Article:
No new record but third gold for Rojas in triple jump

EUGENE, Ore. (AP) — The best triple jumper on the planet is now a three-time world champion. And even though there was no new record to go with her victory, Yulimar Rojas was grateful that at least she had fans on hand to watch her perform.

The Venezuelan star captured her third straight title Monday, winning the final with a jump of 15.47 meters (50 feet, 9 inches). That was 27 centimeters (10 1/2...

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EUGENE, Ore. (AP) — The best triple jumper on the planet is now a three-time world champion. And even though there was no new record to go with her victory, Yulimar Rojas was grateful that at least she had fans on hand to watch her perform.

The Venezuelan star captured her third straight title Monday, winning the final with a jump of 15.47 meters (50 feet, 9 inches). That was 27 centimeters (10 1/2 inches) away from her world record but still good enough to romp to a 58-centimeter (1 foot, 10 3/4 inch) victory over Shanieka Ricketts of Jamaica.

“I wanted a longer jump,” Rojas said. “But I am happy to return to this beautiful stadium, to see the crowd. I have had great feelings.”

The 26-year-old faced uncertainty in the run-up to worlds. After missing a meet last month in Madrid due to an injury to her left leg, she hadn’t been seen or heard from.

She let her jumping do the talking at Hayward Stadium, a track and field hotbed where fans clapped in rhythm before all six of her jumps.

“I come from a short preparation,” she said. “I overcame time, injury, whatever stood in the way of achieving this, and I think this is a reward for perseverance, will and belief that this was possible.”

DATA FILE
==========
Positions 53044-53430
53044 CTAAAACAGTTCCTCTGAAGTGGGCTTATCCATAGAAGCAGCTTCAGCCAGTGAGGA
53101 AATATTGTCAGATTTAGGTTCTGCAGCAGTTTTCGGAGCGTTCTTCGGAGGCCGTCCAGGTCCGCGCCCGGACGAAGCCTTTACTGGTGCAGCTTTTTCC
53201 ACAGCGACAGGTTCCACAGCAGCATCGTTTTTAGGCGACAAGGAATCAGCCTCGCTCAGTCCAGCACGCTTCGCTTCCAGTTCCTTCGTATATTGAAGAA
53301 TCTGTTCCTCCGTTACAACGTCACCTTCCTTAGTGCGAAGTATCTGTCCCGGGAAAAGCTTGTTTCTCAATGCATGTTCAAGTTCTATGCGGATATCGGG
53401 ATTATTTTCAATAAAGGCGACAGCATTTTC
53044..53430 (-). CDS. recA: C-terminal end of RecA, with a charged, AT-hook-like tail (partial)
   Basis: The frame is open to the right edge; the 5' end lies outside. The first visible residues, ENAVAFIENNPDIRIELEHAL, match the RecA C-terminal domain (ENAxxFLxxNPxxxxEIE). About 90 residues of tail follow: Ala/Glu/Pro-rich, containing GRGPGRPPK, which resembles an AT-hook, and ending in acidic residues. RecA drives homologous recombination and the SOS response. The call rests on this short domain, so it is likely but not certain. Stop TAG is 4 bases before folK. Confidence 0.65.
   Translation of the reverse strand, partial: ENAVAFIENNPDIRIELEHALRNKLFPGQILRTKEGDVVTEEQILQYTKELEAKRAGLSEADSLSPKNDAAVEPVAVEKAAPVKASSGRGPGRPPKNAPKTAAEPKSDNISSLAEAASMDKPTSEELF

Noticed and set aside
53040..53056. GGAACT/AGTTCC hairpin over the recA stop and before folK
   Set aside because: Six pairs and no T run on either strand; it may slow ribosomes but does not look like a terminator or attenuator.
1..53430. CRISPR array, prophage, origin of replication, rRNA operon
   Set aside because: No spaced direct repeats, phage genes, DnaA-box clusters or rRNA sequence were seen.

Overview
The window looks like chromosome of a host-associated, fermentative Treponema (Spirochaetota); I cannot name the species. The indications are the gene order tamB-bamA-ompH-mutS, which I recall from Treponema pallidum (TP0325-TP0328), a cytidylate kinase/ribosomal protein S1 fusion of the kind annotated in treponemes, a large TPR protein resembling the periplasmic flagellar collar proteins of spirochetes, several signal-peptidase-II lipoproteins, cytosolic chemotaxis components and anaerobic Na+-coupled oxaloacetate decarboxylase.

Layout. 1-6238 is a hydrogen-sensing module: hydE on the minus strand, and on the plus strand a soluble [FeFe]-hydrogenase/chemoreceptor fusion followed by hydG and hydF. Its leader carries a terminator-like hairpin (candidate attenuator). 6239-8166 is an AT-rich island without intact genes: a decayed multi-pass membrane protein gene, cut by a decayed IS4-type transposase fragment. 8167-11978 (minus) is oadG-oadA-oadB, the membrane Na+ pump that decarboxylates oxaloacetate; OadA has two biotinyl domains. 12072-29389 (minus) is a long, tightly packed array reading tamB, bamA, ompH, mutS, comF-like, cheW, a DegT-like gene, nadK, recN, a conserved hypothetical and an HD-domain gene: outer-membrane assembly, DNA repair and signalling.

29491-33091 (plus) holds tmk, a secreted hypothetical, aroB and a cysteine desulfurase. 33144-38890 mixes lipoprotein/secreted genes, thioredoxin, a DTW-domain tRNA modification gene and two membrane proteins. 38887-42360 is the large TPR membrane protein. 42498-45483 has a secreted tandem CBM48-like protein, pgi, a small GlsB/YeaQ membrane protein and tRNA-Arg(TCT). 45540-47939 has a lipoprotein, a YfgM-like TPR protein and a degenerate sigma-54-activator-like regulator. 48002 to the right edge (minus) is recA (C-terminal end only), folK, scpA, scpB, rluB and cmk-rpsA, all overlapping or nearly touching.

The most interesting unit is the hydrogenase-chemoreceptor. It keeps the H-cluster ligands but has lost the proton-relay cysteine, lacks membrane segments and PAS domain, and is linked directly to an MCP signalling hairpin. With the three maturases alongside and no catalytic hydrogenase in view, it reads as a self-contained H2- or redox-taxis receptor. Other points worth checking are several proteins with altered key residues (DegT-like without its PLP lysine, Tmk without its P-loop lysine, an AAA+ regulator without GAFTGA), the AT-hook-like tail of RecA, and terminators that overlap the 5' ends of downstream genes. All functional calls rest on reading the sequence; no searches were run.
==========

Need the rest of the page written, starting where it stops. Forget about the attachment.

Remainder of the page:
The jumper born in a humble home in the small town of Pozuelos facing the Caribbean added this world title to those from worlds in 2017 and 2019.

She surpassed the two golds won by Colombian Caterine Ibargüen, her predecessor on the world throne of the triple jump.

Rojas took command of the contest on her second jump, the winning 15.47, and didn’t fall behind again.

After that, the goal was trying to better her record of 15.74 (51 feet, 7¾ inches) set in Belgrade in March at indoor world championships. That jump beat her previous record of 15.67 (51 feet, 5 inches), set in a nearly empty stadium in Tokyo at the Olympics last summer.

As the crowd revved up for her last jump, Rojas took off. When she landed, it was clear the record was out of the picture, but she let out a yelp heard across the stadium. Despite not breaking the mark, the night was over. The win was hers.

“It’s been a nice day,” she said. “I am not going to tell you that it has been one of my best days because it has not been that way. But I have left good numbers.”

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